or factors. No symptom or marker has been found that can identify a specific cancer as having been caused by radiation. That creates a problem when one is trying to establish eligibility for compensation for radiogenic cancer.

A method using probability of causation/assigned share (PC/AS) has been developed to address this issue. PC/AS was introduced and discussed in general terms in Chapter 5. We consider here how PC/AS could be used in determining eligibility under RECA to avoid some of the problems described in Chapter 5.

In Chapter 5, we noted several possible schemes for dealing with compensation that differ from the classical PC/AS or use a PC/AS with various adjustments with reference to the threshold for compensation and credibility interval. These include compensation based on years of life lost (YLL), compensation proportioned according to the posterior probability that PC/AS exceeds 0.5 or some other cutoff value, and compensation based on the values of the payment schedule weighted by the probability of having each value of PC/AS as determined with respect to the credibility distribution.

The committee recognizes the merit of those alternatives and how they address shortcomings in the classical PC/AS approach. After considerable discussion, however, the committee crafted its recommendations in terms of solely PC/AS (including credibility interval). Two positive factors affecting the committee’s decision to adopt PC/AS are its widespread use in current compensation programs and the availability of user-friendly tools designed to implement the PC/AS approach. In addition, a compensation scheme based on YLL would neglect most individuals suffering from radiation-induced papillary thyroid cancer, the primary disease shown to be related to 131I dose, because of thyroid cancer’s small effect on longevity. A modified YLL method based on incidence rather than mortality, such as quality-adjusted years of life lost, was also considered and may be more reasonable. A compensation scheme based on YLL would be difficult to implement because the calculation of an individual’s YLL would be a very uncertain projection. Compensation proportional to the area of the upper tail of the PC/AS distribution and compensation weighted by the PC/AS distribution are also attractive alternatives. Such approaches fall within the bounds of the committee’s suggestion about PC/AS-based eligibility and merely adjust the amount that an individual would be awarded in compensation, which is not, in itself, a scientific decision.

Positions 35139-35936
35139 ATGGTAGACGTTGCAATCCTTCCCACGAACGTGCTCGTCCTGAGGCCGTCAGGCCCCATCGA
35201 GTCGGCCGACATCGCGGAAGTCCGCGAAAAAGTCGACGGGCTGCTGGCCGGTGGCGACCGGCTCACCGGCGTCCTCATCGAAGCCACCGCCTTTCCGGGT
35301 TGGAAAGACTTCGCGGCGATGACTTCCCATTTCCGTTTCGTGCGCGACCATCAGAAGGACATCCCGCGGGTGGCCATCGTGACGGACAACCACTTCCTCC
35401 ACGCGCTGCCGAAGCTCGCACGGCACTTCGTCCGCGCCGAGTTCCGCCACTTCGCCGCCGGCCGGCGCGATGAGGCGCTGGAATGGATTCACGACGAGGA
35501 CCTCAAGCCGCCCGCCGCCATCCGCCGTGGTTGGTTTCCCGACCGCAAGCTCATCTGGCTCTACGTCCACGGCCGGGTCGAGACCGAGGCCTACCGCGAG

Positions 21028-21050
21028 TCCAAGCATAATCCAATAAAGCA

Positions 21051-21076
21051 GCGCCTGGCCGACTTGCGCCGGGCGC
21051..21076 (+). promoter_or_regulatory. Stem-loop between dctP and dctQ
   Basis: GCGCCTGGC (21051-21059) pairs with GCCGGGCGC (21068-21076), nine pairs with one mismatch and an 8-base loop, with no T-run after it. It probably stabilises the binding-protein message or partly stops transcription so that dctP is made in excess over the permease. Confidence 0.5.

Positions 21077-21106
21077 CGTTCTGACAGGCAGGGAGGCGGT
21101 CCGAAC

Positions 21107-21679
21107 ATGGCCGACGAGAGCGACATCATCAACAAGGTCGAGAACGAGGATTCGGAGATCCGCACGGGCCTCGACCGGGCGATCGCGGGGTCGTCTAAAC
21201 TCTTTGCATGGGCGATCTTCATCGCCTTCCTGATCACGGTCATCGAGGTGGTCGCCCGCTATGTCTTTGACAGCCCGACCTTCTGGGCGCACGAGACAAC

The committee notes that compensation schemes based on other approaches may ultimately be preferable if the infrastructure is developed to support them. The committee would endorse such approaches if they provided for a more equitable distribution of compensation than would be possible with a PC/AS system.

In Chapter 1, we noted that the values of the threshold for compensation and the associated credibility interval result from societal decisions rather than scientific decisions. Later in this chapter, we recommend that Congress establish criteria for awarding compensation on the basis of computed distributions of PC/AS for any persons making such a claim. This chapter presents several examples



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